Monthly Archives: January 2014

“The God Delusion” by Richard Dawkins

I read this for a discussion group. Not the whole book, just chapter five, entitled “The Roots of Religion”. The framework here is evolution, both biological and cultural. I’m comfortable discussing biological evolution, since my life is full of biologists and the natural world is a major source of entertainment and enjoyment for all of us. I think evolutionary theory is sound. Cultural “evolution” is another story.

First of all, Dawkins tells us that all human cultures have religion. I’ve been under the impression that Confucianism and Taoism are better described as philosophies, since they don’t rely on the supernatural and don’t “guarantee” life after death. I’m sure Dawkins deals with this someplace.

Dawkins attitude towards religion is negative and condescending to an extreme. He thinks “believers” are totally irrational. Most of my friends in the discussion found this annoying and felt Dawkins damaged his case by being so unpleasant. One person found him “bracing”. Maybe we need some relief from having to treat ALL religious viewpoints with careful respect. Some ARE “better” than others.

Dawkins takes a big leap when he treats cultural “memes” as self replicating and therefore just like genes. I’ve barely grasped the concept of memes. There’s no way I can grant the idea of “cultural evolution” the same status as the contemporary, very well developed and useful theory of biological evolution.

A few days ago, I watched and participated in a “religious” event, a performance of Handel’s “Messiah”. Can something so complex, enduring and moving be categorized as a “meme”? Not by me. No, I don’t believe every word of it. I don’t expect to be “raised incorruptible”. But there’s room in my life for mystery and for aesthetic appreciation, and in ways I can’t explain, for belief.


“Bringing Nature Home – How Native Plants Sustain Wildlife in Our Gardens” by Douglas Tallamy

This is a review not just of this book but also of a lecture by the author presented on January 27, 2014. It wasn’t the first time I had the pleasure of hearing Douglas Tallamy speak.

To those frightened by what’s happening to our planet and discouraged about the limited impact an individual can have, Tallamy offers practical advice and hope in an important arena, the preservation of wildlife through careful landscaping decisions. Many of us own a yard , and even a small patch of ground can provide host plants that attract butterflies and moths. These lay eggs which hatch into caterpillars that are a vital food supply for breeding songbirds.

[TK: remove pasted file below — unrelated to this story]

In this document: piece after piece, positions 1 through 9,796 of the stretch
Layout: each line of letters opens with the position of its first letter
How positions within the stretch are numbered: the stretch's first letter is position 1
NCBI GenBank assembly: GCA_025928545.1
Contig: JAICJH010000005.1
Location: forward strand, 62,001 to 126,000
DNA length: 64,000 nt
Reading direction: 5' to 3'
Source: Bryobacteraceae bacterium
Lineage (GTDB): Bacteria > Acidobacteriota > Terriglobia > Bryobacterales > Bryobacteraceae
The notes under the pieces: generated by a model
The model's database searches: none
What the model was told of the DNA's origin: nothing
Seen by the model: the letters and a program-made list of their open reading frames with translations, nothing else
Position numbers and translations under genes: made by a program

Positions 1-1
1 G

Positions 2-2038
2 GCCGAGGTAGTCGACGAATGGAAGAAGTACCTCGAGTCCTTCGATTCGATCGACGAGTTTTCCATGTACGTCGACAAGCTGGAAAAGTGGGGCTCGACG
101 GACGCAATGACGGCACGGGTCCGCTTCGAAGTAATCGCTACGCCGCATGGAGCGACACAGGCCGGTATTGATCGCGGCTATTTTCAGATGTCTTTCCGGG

Interesting questions came up after Tallamy had showed his gorgeous slides of butterflies and birds.

How far will insects travel to get to a desirable host plant? Pretty far! Tallamy cited an enclosed (urban?) courtyard only 15 by 15 feet that developed healthy insect populations a few years after native plants were established. He has found a few surprises in his own back yard in Delaware, which is one of his primary sites for scientific study.

Is it helpful to feed birds? Yes, but feeding should be restricted to winter unless you can keep everything very clean. Summer feeding can, unfortunately, spread disease.

Tallamy issued some stern warnings. Sadly, the monarch butterfly population “is crashing”. People need to know “how close to the edge we are” in terms of species extinctions of insects and birds.

BUT landscaping with native species can make a BIG difference! Bring on the Virginia creeper and plant oak trees and wild cherries. Reduce your lawn and plant flowers, shrubs and trees. It will look beautiful and be less work.

I’ve moved towards the encouragement of native species in my yard. I carefully protect holly trees and whack out autumn olive. I planted birch trees last year.

One more thing – Bringing Nature Home contains beautiful photographs. They make lovely browsing for any idle moment.

“Father Joe – The Man Who Saved My Soul” by Tony Hendra